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Oil's Lifeline Turns Into a $7 Billion Drag

  • Hedging contracts limit benefit of rally for some explorers
  • Hess pays $50 million to unwind hedges; others may follow
Kazakhstan oil

Photographer: Andrey Rudakov/Bloomberg

Updated on

There’s a downside to oil prices being up that could cost the industry more than $7 billion.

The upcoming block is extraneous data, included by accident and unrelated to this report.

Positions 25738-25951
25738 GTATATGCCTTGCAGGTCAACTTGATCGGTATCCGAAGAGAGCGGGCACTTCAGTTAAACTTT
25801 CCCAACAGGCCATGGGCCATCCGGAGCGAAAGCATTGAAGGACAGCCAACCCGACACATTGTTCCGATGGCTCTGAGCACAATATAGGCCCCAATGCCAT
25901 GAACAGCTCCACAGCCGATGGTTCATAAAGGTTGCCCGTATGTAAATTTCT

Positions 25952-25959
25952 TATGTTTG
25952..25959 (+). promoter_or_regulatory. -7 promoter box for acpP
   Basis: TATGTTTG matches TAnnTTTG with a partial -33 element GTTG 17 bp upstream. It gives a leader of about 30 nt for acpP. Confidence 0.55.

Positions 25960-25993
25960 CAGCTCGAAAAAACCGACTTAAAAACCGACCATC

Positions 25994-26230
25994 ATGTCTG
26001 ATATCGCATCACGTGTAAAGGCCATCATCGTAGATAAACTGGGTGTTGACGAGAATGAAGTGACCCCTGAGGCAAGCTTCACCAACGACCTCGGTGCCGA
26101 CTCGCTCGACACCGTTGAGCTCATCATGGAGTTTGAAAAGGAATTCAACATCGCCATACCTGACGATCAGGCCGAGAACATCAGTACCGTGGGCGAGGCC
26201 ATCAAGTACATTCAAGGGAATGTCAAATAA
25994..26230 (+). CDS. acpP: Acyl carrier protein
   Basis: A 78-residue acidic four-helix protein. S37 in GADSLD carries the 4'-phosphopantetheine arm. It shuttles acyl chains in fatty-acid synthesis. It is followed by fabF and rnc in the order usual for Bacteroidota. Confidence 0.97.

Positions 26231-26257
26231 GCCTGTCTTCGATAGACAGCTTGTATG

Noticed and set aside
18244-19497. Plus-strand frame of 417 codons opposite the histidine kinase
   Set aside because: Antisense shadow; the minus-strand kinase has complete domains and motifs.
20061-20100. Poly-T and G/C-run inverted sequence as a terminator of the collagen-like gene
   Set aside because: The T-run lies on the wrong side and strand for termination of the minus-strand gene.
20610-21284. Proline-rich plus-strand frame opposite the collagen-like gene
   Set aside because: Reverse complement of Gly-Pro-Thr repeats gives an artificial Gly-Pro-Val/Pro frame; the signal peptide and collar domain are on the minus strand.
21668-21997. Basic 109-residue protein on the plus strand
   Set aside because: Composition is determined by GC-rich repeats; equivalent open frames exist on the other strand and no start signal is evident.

When crude markets slumped, explorers used hedging contracts to lock in payments for future barrels to ride out prices that fell as low as $27 a barrel in 2016. Now, as global tensions and OPEC supply cuts drive prices toward $70 in New York, those financial insurance policies have become a drag on profits, limiting some companies from cashing in on the rally.